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Stage Information for NSCLC

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    FDG-PET scanning

    The wider availability and use of FDG-PET scanning for staging has modified the approach to staging mediastinal lymph nodes and distant metastases.

    Randomized trials evaluating the utility of FDG-PET scanning in potentially resectable NSCLC report conflicting results in terms of the relative reduction in the number of noncurative thoracotomies.

    Although the current evidence is conflicting, FDG-PET scanning may improve results of early-stage lung cancer by identifying patients who have evidence of metastatic disease that is beyond the scope of surgical resection and that is not evident by standard preoperative staging procedures.

    Evidence (FDG-PET scan):

    1. A systematic review, an expansion of a health technology assessment conducted in 2001 by the Institute for Clinical and Evaluative Sciences, evaluated the accuracy and utility of FDG-PET scanning in the diagnosis and staging of lung cancer.[8] Through a systematic search of the literature, 12 evidence summary reports and 15 prospective studies of the diagnostic accuracy of FDG-PET scanning were identified. FDG-PET scanning appears to be superior to CT imaging for mediastinal staging in NSCLC. FDG-PET scanning also appears to have high sensitivity and reasonable specificity for differentiating benign from malignant lesions as small as 1 cm.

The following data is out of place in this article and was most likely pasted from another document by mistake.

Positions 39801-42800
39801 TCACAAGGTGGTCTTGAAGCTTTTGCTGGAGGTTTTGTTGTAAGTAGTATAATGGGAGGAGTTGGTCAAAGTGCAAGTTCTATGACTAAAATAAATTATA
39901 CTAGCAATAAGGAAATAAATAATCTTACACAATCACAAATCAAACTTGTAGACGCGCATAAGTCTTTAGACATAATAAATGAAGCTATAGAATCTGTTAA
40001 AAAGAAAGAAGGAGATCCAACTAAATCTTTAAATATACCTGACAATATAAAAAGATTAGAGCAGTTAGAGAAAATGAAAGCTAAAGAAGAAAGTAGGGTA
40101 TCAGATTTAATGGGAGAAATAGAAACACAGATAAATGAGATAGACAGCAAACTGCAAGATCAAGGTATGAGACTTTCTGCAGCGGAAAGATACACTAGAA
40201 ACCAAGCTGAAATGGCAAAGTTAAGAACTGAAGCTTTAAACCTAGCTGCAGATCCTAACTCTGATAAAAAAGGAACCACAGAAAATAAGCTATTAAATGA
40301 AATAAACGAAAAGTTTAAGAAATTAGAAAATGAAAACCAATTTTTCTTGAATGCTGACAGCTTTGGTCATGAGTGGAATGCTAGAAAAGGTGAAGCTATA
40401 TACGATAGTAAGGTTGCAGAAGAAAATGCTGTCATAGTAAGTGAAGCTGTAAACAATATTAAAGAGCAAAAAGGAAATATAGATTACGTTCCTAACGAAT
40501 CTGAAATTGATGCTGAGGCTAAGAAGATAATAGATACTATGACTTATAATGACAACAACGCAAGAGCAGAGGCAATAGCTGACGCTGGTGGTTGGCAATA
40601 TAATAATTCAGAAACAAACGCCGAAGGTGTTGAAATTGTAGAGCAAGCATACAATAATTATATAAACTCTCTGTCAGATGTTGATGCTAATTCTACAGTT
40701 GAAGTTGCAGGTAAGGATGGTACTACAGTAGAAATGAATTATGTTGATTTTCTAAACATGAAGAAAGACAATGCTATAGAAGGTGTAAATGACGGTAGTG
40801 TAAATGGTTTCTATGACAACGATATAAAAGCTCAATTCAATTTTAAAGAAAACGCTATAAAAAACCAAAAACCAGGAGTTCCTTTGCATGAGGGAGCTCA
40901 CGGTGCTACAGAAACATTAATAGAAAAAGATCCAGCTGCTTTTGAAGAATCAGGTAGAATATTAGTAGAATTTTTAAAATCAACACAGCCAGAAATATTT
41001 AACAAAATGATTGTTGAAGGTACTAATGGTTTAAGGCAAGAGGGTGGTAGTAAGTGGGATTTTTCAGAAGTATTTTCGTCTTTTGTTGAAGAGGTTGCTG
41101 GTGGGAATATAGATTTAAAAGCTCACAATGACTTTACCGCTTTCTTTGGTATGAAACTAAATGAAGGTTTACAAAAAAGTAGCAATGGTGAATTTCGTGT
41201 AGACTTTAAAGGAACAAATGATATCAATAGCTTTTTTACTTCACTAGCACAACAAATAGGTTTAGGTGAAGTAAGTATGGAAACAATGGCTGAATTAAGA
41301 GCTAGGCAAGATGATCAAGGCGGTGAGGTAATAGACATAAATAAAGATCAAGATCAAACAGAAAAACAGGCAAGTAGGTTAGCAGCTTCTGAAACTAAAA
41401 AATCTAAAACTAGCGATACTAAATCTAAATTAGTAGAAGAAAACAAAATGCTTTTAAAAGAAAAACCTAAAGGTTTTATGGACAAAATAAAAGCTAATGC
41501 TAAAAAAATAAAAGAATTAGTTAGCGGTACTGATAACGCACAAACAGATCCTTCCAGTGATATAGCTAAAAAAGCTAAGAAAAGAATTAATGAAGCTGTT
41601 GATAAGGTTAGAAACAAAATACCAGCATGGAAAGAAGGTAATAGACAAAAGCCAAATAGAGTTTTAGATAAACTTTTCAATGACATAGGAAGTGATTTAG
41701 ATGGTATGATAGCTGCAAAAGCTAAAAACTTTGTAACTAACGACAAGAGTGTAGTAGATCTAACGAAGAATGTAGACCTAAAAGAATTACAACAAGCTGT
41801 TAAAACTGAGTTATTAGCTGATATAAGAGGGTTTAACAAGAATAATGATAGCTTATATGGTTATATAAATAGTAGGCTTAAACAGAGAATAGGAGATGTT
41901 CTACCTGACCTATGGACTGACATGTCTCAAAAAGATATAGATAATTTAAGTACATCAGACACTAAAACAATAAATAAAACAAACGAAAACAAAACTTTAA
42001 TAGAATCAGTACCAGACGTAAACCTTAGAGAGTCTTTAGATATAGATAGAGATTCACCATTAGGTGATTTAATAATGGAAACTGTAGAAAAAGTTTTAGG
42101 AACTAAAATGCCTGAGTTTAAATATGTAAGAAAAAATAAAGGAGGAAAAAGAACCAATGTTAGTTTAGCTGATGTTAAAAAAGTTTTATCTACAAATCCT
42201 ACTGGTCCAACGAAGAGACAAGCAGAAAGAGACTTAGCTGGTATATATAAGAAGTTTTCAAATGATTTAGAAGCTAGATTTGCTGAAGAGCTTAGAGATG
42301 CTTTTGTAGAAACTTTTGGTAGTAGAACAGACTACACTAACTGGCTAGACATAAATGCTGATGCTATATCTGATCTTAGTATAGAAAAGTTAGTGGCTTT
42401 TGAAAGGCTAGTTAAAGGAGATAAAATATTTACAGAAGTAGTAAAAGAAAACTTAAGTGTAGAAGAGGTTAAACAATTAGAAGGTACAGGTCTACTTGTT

2. A systematic review of the medical literature relating to the accuracy of FDG-PET scanning for noninvasive staging of the mediastinum in patients with lung cancer identified 44 studies published between 1994 and 2006 with 2,865 evaluable patients.[5] The median prevalence of mediastinal metastases was 29% (range, 5%–64%). Pooled estimates of sensitivity and specificity for identifying mediastinal metastasis were 74% (95% CI, 69%–79%) and 85% (95% CI, 82%–88%), respectively. Corresponding positive and negative likelihood ratios for mediastinal staging with FDG-PET scanning were 4.9 and 0.3, respectively. These findings demonstrate that FDG-PET scanning is more accurate than CT scanning for staging of the mediastinum in patients with lung cancer.

    Cost effectiveness of FDG-PET scanning

    Decision analyses demonstrate that FDG-PET scanning may reduce the overall costs of medical care by identifying patients with falsely negative CT scans in the mediastinum or otherwise undetected sites of metastases.[9,10,11] Studies concluded that the money saved by forgoing mediastinoscopy in FDG-PET-positive mediastinal lesions was not justified because of the unacceptably high number of false-positive results.[9,10,11] A randomized study found that the addition of FDG-PET scanning to conventional staging was associated with significantly fewer thoracotomies.[12] A second randomized trial evaluating the impact of FDG-PET scanning on clinical management found that FDG-PET scanning provided additional information regarding appropriate stage but did not lead to significantly fewer thoracotomies.[13]

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